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Share by email How can organizations make decisions on the basis of rigorous, data-based insights rather than experience or intuition?
If companies are serious about becoming insight-driven organizations, they should focus on how insights are framed, created, marketed, consumed, and stored for reuse. I am not closely involved with that set of ideas, but I thought I would use it as a provocation to dwell on what it can mean to get serious about insights.
Having true insights on these entities means you are likely to predict their behavior—at least to some degree—and achieve a positive outcome. We usually think the tough part of insights is creating them. But there is plenty said and written about that topic.
But if companies are serious about becoming IDOs, they should focus on how insights are framed, created, marketed, consumed, and stored for reuse. But how is the insight framed in the first place? Good framing helps set up the entire process of generating and using insights.
What problem needs to be solved? Is the decision being addressed amenable to being answered by data and analytics? Are enough alternatives being examined? Are the decision-maker and the analyst aligned on how the problem is framed and pursued?
Consumers of insights are most commonly decision-makers within an organization, and they should be carefully engaged with the process from the beginning.
Because even in analytical decisions were considered socially desirable, many managers tried to appear to be analytical decision-makers when they were really using their gut.
This finding, which I feel is still relevant today, means that analysts should be sure of how the decision-maker plans to use the information before gathering and analyzing it. Appealing to the consumer of the insights means, in some cases, using analytical approaches that are less than fully rigorous.
I once interviewed a wise market researcher about the techniques he used with his clients.
He was well aware that focus groups, for example, are not typically known for generating high-quality insights about customers.
Focus groups are notorious for telling marketers what they want to hear, among other issues. But the market researcher sometimes employed them anyway, he said, if that was the only kind of insight that his client was prepared to act upon.
He believed that insights based on questionable data might be better than those based on no data at all. Many analysts feel that when the insights have been generated, their work is over.
But there is a critical marketing step in the insights process. I first became oriented to this topic when reading the book by Marco Vriens called The Insights Advantage: Knowing How to Win, which offers an interesting perspective on the need to market and sell your insights if they are to make an impact.
Good marketing of insights often goes back to the framing process. Vriens notes that getting insights understood and accepted is another critical aspect of the insights process—as it is with marketing any other product, service, or idea. The decision-maker should know and understand what the insights are, that they have to be credible, and that the actions to be taken have to be clear.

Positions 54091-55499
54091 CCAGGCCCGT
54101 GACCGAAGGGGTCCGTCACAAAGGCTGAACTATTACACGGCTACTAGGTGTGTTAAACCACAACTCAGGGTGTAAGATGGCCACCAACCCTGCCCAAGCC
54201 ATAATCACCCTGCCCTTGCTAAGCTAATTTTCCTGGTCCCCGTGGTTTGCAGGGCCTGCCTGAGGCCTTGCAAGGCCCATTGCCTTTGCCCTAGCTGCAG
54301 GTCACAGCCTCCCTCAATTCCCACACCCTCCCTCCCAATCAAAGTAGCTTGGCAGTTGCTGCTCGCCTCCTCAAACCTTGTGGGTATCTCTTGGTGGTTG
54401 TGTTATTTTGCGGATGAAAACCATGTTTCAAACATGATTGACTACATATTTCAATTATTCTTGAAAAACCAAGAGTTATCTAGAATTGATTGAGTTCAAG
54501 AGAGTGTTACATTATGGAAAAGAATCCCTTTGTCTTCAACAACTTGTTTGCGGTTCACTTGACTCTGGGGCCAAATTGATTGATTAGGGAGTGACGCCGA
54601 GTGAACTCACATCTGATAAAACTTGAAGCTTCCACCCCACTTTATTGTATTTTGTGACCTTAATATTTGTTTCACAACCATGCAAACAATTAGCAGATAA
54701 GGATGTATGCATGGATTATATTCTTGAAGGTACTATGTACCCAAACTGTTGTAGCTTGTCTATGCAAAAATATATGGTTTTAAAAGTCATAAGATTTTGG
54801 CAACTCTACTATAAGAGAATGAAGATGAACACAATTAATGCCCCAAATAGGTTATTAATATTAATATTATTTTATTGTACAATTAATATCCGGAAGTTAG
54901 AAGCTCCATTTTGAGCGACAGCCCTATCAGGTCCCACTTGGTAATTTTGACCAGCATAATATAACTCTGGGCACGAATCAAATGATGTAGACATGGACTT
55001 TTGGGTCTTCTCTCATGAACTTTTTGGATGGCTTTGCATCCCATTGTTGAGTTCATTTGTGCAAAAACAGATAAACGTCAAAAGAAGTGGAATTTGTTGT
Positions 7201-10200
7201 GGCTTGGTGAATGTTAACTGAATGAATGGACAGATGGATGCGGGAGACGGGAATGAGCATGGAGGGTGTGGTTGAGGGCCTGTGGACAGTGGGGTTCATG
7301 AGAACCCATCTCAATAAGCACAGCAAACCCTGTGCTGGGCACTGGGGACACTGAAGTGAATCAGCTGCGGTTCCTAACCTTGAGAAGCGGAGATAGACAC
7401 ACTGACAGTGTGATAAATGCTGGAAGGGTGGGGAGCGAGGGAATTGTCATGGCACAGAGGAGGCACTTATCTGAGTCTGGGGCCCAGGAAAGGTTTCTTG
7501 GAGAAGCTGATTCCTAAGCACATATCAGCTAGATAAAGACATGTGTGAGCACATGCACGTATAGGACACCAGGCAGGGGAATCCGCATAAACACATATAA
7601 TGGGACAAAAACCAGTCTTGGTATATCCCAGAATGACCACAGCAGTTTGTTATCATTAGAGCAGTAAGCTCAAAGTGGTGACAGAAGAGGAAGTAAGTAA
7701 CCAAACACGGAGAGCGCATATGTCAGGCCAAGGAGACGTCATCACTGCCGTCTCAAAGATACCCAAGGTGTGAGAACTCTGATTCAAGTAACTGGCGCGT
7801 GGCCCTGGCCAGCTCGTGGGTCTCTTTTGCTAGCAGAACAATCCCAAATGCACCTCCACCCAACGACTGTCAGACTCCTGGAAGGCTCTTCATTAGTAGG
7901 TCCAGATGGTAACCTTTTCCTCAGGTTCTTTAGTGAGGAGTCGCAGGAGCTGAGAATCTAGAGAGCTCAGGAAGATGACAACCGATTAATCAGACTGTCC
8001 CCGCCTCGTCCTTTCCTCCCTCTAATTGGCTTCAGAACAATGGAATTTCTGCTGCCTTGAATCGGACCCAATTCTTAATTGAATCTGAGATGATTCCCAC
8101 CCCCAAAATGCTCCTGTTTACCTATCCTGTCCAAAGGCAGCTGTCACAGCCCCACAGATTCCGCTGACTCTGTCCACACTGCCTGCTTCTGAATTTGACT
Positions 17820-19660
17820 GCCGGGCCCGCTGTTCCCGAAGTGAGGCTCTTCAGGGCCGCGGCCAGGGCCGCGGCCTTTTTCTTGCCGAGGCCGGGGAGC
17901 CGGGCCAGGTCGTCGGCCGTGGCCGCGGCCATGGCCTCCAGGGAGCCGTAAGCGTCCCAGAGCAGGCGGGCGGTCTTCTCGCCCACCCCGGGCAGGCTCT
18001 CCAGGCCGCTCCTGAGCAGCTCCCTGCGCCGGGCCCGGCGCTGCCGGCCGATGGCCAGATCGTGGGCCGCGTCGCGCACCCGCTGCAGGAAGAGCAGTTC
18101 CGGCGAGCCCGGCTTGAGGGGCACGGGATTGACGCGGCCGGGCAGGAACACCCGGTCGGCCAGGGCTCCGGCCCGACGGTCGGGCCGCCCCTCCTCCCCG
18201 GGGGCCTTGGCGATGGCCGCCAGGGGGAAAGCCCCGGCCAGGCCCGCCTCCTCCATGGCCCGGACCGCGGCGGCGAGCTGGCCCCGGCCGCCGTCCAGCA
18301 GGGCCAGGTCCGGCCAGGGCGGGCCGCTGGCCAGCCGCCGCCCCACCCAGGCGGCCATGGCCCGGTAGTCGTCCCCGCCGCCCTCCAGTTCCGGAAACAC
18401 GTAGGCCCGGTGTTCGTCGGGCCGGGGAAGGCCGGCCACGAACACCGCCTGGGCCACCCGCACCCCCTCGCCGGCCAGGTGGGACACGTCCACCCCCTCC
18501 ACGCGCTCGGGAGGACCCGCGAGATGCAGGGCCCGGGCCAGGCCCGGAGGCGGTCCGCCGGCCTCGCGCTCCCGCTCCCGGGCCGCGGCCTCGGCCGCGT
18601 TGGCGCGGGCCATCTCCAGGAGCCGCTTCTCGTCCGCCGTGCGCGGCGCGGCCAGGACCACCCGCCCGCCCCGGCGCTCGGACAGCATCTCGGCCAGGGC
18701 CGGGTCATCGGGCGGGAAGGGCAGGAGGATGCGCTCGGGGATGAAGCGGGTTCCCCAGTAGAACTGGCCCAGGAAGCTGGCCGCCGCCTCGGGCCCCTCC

The insights should be contained in a well-told story if a human is going to internalize and adopt them. Finally, there is the issue of what happens to a particular insight once it has been created, digested, and applied in a decision.
Is that the end of its life? Can subsequent analyses and decisions benefit from an awareness of previous insights? An insight is a piece of knowledge about how your business works. I once worked with a bank that generated 60, insights a year, primarily through controlled testing programs.
They did have a knowledge management database in which the insights were supposed to be stored.
It means that we may have to devote a lot more effort to insight creation and marketing than we would otherwise. If an organization cares enough about insights to treat them as long-term assets, it might sooner throw away money than throw away a useful insight.
In short, becoming an insight-driven organization should mean not only being able to create and apply a lot of insights, but also being willing to hang on to and reuse them over time. Knowing How to Win, iUniverse,position to use data to make decisions showed that perceptions of data-driven decision making (DDDM) activities and culture in their organization varied widely.
simple versus complex analysis and decision making Descriptive study, no outcome. Data and Decision Making: Same Organization, .
Featured. McKinsey Global Institute Our mission is to help leaders in multiple sectors develop a deeper understanding of the global economy. In decision-driven reorganization, the challenge is to determine exactly what authority decision makers need, regardless of their organizational status, if they are to make good decisions and.
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